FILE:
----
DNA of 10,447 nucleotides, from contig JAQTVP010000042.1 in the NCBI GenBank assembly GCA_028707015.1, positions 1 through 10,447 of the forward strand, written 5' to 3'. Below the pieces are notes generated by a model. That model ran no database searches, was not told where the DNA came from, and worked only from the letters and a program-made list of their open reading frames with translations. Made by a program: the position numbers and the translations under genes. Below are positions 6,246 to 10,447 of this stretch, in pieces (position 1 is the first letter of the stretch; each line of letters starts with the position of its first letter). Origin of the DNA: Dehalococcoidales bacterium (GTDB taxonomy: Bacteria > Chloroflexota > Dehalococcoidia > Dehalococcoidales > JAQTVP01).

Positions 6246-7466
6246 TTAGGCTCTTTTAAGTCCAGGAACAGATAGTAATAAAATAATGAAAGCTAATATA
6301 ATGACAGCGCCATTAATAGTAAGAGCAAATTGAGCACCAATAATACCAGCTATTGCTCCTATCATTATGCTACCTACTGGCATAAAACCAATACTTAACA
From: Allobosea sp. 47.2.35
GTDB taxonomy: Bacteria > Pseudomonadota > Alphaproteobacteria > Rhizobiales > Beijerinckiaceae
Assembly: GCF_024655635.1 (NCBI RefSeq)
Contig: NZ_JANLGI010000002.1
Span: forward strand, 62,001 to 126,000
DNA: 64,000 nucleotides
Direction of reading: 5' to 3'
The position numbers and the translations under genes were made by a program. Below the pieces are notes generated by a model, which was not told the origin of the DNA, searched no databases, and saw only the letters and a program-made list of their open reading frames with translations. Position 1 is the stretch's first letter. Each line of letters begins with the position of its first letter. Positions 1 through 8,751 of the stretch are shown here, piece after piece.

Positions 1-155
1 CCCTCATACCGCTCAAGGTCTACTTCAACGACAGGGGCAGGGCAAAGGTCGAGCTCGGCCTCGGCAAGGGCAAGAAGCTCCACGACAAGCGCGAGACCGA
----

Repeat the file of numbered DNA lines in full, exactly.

DNA of 10,447 nucleotides, from contig JAQTVP010000042.1 in the NCBI GenBank assembly GCA_028707015.1, positions 1 through 10,447 of the forward strand, written 5' to 3'. Below the pieces are notes generated by a model. That model ran no database searches, was not told where the DNA came from, and worked only from the letters and a program-made list of their open reading frames with translations. Made by a program: the position numbers and the translations under genes. Below are positions 6,246 to 10,447 of this stretch, in pieces (position 1 is the first letter of the stretch; each line of letters starts with the position of its first letter). Origin of the DNA: Dehalococcoidales bacterium (GTDB taxonomy: Bacteria > Chloroflexota > Dehalococcoidia > Dehalococcoidales > JAQTVP01).

Positions 6246-7466
6246 TTAGGCTCTTTTAAGTCCAGGAACAGATAGTAATAAAATAATGAAAGCTAATATA
6301 ATGACAGCGCCATTAATAGTAAGAGCAAATTGAGCACCAATAATACCAGCTATTGCTCCTATCATTATGCTACCTACTGGCATAAAACCAATACTTAACA
From: Allobosea sp. 47.2.35
GTDB taxonomy: Bacteria > Pseudomonadota > Alphaproteobacteria > Rhizobiales > Beijerinckiaceae
Assembly: GCF_024655635.1 (NCBI RefSeq)
Contig: NZ_JANLGI010000002.1
Span: forward strand, 62,001 to 126,000
DNA: 64,000 nucleotides
Direction of reading: 5' to 3'
The position numbers and the translations under genes were made by a program. Below the pieces are notes generated by a model, which was not told the origin of the DNA, searched no databases, and saw only the letters and a program-made list of their open reading frames with translations. Position 1 is the stretch's first letter. Each line of letters begins with the position of its first letter. Positions 1 through 8,751 of the stretch are shown here, piece after piece.

Positions 1-155
1 CCCTCATACCGCTCAAGGTCTACTTCAACGACAGGGGCAGGGCAAAGGTCGAGCTCGGCCTCGGCAAGGGCAAGAAGCTCCACGACAAGCGCGAGACCGA